Despite, or because of, the controversy, the film was a huge success, ultimately earning over $2 million and bringing Fuller to the attention of the studios. But whether making his films for the majors or for the independents, Fuller remained a distinctive director with his own voice and style, and that sensibility first found its mature expression in The Steel Helmet, the first of four war films he made during his career. The low-budget wonder is Fuller's first masterpiece, a gritty combination of his pulp sensibility, his tabloid instincts, and his clear-eyed remembrance of his experiences as a foot soldier, directed with passion and anger and defiance.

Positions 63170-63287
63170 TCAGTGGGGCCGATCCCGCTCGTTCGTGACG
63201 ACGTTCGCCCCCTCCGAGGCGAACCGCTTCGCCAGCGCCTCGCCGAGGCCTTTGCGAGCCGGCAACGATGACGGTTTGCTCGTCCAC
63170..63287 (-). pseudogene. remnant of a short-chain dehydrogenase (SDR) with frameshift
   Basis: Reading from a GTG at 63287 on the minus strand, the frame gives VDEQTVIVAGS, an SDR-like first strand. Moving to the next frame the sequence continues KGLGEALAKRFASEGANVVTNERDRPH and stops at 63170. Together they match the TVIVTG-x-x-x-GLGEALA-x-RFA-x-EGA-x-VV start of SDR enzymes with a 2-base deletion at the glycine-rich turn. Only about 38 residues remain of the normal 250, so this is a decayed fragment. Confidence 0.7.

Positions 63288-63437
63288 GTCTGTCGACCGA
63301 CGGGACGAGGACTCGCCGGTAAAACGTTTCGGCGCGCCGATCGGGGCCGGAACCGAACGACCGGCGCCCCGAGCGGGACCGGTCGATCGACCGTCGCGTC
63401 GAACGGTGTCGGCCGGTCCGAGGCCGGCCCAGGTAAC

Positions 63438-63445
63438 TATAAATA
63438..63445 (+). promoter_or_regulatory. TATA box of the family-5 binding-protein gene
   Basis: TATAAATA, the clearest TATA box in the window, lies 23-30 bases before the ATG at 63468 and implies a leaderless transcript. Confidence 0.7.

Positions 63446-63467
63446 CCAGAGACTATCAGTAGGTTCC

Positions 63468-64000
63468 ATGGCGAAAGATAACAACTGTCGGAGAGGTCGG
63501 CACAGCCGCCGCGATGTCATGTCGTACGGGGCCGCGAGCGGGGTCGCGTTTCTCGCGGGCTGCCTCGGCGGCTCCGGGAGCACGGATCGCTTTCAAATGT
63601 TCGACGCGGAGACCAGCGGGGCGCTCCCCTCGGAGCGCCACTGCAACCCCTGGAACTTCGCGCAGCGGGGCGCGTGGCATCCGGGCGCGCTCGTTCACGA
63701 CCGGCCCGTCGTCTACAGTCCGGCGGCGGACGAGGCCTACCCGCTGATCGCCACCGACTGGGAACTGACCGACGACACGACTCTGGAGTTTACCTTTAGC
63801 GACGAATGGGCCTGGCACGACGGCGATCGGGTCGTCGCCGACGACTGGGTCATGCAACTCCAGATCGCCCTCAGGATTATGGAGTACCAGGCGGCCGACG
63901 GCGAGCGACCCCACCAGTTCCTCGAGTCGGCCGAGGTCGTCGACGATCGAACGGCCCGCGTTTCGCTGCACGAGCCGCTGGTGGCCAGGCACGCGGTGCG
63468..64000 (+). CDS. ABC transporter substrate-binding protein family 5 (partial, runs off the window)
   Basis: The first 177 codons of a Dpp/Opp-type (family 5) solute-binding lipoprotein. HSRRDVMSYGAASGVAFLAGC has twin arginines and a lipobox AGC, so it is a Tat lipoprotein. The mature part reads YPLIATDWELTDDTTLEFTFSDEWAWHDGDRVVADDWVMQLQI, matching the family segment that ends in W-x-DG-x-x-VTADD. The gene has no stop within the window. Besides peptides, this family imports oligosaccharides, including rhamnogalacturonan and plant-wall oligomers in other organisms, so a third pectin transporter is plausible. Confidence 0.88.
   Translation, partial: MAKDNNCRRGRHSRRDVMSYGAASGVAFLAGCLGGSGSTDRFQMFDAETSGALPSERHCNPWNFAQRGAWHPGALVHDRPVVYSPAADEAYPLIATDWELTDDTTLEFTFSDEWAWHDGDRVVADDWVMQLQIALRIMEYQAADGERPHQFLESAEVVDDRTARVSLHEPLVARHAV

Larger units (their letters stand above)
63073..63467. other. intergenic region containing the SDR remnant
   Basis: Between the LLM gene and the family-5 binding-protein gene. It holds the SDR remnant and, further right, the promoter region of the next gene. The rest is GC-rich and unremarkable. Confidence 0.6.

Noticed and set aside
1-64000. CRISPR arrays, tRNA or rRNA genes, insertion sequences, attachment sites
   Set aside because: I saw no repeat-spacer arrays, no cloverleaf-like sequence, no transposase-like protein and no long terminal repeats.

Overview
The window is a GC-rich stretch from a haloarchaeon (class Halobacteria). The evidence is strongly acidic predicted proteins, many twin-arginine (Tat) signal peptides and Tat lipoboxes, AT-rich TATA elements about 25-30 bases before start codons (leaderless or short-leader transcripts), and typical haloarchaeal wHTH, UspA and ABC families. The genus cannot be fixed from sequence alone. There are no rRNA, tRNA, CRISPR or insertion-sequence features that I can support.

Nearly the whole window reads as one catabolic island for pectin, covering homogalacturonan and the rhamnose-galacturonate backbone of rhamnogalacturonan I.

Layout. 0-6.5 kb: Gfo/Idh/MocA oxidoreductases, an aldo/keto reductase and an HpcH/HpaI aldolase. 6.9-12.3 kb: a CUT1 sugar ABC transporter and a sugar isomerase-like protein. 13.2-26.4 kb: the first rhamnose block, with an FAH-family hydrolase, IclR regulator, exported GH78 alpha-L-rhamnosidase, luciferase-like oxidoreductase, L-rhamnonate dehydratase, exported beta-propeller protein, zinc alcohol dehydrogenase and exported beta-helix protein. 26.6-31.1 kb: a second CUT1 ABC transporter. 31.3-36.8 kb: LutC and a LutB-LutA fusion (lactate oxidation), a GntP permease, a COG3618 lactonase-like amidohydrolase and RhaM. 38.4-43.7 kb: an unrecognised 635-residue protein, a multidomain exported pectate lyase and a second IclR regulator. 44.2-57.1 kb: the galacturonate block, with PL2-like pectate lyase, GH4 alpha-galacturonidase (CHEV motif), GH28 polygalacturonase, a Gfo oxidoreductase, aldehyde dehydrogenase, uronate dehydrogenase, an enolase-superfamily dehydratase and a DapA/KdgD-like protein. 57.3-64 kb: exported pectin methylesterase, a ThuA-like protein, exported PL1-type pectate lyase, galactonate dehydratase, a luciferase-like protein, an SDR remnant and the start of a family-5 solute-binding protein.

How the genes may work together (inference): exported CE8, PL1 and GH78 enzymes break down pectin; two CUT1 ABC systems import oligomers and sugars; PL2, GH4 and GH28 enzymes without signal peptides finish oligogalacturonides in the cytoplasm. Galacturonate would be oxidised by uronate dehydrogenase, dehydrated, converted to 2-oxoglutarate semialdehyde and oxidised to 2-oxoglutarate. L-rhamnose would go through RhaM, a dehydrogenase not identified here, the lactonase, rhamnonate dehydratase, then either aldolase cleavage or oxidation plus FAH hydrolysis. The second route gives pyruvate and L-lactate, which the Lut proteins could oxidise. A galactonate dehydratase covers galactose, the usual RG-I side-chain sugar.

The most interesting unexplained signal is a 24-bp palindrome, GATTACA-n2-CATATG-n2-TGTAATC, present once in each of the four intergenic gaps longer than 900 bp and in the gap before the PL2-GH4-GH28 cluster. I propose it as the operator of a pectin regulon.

Producer: Samuel Fuller
Director: Samuel Fuller
Screenplay: Samuel Fuller
Cinematography: Ernest Miller
Art Direction: Theobold Holsopple
Music: Paul Dunlap
Film Editing: Philip Cahn
Cast: Gene Evans (Sgt. Zack), Robert Hutton (Pvt. Bronte), Steve Brodie (Lt. Driscoll), James Edwards (Cpl. Thompson), Richard Loo (Sgt. Tanaka), Sid Melton (Joe), Richard Monahan (Pvt. Baldy), William Chun (Short Round), Harold Fong (The Red), Neyle Morrow (First GI), Lynn Stalmaster (Second Lieutenant).
by Sean Axmaker